“Diversity does not produce ‘bad race relations’ or ethnically-defined group hostility, our findings suggest. Rather, inhabitants of diverse communities tend to withdraw from collective life, to distrust their neighbours, regardless of the colour of their skin, to withdraw even from close friends, to expect the worst from their community and its leaders, to volunteer less, give less to charity and work on community projects less often, to register to vote less, to agitate for social reform more, but have less faith that they can actually make a difference, and to huddle unhappily in front of the television.”
NOTE: Putnam ends by saying in the long term things will work out. This seems more hopeful than concrete reality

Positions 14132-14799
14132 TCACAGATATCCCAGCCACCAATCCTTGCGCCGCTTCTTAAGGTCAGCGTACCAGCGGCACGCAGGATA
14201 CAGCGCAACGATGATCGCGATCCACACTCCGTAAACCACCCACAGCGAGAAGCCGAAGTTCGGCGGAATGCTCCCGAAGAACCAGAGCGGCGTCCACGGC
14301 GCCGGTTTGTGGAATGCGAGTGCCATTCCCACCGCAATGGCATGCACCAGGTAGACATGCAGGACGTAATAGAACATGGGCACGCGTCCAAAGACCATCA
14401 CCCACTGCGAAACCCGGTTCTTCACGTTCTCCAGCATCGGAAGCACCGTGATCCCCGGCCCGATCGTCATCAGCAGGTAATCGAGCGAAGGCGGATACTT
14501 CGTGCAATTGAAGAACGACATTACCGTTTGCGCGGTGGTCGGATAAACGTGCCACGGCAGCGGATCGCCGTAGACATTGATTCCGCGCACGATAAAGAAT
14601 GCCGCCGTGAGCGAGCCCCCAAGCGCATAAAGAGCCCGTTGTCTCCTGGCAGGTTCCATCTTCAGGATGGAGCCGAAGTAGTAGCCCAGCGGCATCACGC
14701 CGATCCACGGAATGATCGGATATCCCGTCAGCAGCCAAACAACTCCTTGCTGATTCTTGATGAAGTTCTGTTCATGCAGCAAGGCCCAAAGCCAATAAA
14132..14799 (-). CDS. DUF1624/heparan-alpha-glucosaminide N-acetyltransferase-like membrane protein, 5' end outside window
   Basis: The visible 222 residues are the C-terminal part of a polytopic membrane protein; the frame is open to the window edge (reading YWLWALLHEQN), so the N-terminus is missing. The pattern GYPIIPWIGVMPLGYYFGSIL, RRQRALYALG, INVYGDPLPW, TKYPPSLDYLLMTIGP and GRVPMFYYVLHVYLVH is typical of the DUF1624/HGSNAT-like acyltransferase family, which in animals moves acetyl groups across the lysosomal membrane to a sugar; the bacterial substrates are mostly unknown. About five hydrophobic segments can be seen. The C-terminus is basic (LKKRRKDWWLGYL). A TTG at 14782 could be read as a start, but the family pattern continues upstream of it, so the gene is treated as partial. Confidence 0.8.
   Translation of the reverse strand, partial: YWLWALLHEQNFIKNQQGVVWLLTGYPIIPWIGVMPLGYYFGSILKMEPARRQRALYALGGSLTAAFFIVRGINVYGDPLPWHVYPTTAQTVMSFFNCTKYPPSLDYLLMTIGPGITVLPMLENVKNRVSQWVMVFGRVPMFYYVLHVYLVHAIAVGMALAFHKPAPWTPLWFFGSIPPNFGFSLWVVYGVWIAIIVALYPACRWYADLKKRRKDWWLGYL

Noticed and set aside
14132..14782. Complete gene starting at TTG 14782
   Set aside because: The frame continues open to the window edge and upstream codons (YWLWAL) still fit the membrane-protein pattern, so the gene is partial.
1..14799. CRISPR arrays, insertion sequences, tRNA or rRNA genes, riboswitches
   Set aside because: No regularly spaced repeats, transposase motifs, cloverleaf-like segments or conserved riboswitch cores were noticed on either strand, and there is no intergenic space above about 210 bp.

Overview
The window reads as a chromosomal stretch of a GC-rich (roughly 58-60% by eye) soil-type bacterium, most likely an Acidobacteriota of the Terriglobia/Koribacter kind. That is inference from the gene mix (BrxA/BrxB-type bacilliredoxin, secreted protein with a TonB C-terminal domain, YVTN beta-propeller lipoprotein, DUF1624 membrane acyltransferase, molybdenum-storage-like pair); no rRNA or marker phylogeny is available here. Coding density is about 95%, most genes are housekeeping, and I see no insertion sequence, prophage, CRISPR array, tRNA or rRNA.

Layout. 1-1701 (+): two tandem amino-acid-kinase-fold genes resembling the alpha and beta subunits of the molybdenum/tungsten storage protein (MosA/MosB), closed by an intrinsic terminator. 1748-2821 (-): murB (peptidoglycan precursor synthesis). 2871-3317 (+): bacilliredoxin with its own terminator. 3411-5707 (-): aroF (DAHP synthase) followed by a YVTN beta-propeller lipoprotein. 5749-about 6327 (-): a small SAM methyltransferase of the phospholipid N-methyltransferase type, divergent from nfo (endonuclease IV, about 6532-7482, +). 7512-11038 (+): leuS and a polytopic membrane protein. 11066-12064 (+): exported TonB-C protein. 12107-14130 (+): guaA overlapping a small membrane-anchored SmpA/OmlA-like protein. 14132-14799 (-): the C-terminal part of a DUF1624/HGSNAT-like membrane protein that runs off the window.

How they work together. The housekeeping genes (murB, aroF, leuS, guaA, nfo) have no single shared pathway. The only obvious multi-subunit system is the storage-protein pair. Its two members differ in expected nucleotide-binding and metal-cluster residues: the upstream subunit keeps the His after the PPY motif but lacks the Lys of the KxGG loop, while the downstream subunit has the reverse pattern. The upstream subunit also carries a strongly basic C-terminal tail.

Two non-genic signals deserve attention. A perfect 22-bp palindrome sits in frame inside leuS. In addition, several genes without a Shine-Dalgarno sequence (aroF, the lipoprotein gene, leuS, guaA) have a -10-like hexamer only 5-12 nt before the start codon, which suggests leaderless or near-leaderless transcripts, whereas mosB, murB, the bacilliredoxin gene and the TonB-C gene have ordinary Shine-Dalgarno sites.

“[A]n increase in ‘diversity’ makes existing residents of an area feel unhappier and more socially isolate, while those leaving for more homogenous areas populated by their own ethic group often get happier…. “With immigration at historically high levels across many European countries, research suggesting ethnic diversity negatively impacts social cohesion has engendered alarm”, begins the paper. However, the report found little to dispel such concerns, as it purported to “demonstrate a negative association between community ethnic diversity and indicators of social cohesion (especially attitudes towards neighbours and the community), suggesting diversity causes a decline in social cohesion.”